I played for four hours straight," she said. "I play everything,--
religious, modern, waltzes,-- everything."
While Nolden admires Kapfer's ability to play by ear, they strongly
disagree on what is good music. Nolden opts for classical, Kapfer
Writing is Nolden's major interest. In 1986 she published a collection
of essays, family papers and reminiscences, "Helen's Love (Family)."
Nolden, who has been a winner in the State Fair writing contest,
has been a columnist for Velva, Harvey and Towner newspapers.
The sisters stay busy with more than history. Kapfer's children,
Eileen, James, Robert and Donald, 14 grandchildren, 11 great-grandchildren,
and one great-great-grandchild, occupy much of her time. She has
crocheted afghans for each of them.
"Minnie loves auction sales and likes to shop, especially for
her family," Nolden said.
Nolden, who was married to Jake Hieb and later to Erven Nolden,
dedicated her book to her four children, Jacqueline Reis in Minneapolis,
Tom in Milnor, and Barbara and John in Minot.
They urged her to record family experiences such as Grandmother
Kraft's years in Siberian concentration camps. Although she had
written many of her experiences, she found large gaps in the family
record when she began compiling the book.
Nolden, who reads German, communicates with relatives still in
Russia and Germany.
Nolden received early encouragement as a writer.
"My high school English teacher Miss Gilmore liked my writing,"
Nolden said. "She urged me to write more, and writing has always
lurked in the back of my mind."
In 1975 she moved to Minot and edited the newspaper for North
Dakota Seniors United for several years. Later she worked at the
Minot tourist information center.
"I always wanted a job where I could tell people where to go,"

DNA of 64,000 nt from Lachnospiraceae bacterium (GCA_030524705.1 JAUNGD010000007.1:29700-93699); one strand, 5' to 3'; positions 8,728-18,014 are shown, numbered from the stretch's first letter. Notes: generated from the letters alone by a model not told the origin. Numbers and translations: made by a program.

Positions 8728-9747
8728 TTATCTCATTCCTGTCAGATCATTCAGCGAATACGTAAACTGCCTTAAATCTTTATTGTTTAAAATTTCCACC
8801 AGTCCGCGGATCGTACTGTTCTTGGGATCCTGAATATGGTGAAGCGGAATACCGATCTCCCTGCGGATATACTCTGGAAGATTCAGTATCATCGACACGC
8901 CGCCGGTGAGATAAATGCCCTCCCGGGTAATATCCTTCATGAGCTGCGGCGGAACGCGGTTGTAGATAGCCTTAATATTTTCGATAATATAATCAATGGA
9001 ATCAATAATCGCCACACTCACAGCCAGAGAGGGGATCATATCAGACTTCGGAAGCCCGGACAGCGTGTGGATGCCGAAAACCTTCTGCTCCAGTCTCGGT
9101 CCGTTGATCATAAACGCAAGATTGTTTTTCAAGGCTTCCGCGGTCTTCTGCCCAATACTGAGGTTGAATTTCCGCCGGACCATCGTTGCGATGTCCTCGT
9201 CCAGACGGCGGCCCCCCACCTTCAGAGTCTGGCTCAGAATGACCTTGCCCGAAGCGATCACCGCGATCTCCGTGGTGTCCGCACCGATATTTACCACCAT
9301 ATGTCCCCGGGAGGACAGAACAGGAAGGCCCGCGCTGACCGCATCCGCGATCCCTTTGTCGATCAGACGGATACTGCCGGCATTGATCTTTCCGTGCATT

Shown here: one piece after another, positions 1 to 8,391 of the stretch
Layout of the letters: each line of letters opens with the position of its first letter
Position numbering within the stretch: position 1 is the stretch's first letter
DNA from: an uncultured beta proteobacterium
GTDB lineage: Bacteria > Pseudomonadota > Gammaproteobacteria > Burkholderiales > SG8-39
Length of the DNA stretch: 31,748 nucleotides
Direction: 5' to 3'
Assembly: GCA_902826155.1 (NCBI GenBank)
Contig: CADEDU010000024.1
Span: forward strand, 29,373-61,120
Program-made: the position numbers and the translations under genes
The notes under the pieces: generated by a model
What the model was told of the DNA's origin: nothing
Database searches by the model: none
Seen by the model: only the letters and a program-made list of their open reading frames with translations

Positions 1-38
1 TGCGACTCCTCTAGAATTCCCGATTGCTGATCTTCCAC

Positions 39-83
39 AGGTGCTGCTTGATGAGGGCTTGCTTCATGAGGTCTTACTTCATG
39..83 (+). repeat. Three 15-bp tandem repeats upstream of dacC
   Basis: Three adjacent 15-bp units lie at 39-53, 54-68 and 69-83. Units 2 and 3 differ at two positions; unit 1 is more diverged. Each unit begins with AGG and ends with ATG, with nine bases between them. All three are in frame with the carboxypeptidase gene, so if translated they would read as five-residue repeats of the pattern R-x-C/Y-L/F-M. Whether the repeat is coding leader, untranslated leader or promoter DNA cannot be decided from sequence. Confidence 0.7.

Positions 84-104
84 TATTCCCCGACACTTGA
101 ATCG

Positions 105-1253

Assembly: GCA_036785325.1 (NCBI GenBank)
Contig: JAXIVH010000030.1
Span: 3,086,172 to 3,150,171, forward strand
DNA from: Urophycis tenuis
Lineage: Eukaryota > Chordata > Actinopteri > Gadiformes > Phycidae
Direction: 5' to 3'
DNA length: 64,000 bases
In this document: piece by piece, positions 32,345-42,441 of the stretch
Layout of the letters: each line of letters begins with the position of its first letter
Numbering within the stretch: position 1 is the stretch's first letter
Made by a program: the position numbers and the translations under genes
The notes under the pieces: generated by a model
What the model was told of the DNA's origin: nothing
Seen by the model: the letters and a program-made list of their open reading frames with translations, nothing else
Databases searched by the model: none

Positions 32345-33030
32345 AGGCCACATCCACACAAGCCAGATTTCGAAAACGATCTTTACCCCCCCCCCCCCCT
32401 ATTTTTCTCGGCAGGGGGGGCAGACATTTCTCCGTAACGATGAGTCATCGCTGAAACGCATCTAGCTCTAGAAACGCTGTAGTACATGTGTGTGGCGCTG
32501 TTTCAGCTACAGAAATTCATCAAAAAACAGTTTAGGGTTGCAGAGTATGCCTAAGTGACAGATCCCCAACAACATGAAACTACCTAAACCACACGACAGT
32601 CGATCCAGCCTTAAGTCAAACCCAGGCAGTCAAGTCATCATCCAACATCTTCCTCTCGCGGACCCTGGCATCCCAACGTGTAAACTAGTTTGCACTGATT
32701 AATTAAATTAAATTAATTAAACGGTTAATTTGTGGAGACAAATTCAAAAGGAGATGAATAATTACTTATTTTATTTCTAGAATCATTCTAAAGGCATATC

she joked. Nolden said she enjoyed meeting people from all over
the world, seeing a story in every one.
"I'm one of the few people left in the world who doesn't drive
a car," Nolden said. "It got to be such a problem to have people
haul me around so in 1986 I moved back to my roots, to Anamoose."
When Nolden is worried, she also does what she calls "rock therapy,"
collecting small stones and gluing them together to create figures
of people or animals.
"Just handling the stones is calming," she said.
Having diverse hobbies is just one difference between the feisty,
look-alike sisters. For example, their memories of their parents
and early life also differ sharply, which Kapfer believes stems
from the difference in age between her and Nolden, the baby of the
But they agree on most things. Nolden felt Anamoose centennial
T-shirts should feature the Soo Line railroad.
"There would not have been an Anamoose without the railroad,"
When centennial organizers chose a more generic shirt design,
the Rice sisters proudly wore their minority opinion, a locomotive
logo designed by Nolden.
Nolden and Kapfer expect to do a lot of living yet and to record
and remember each day of it.
Reprinted with permission of the Minot Daily News, Minot,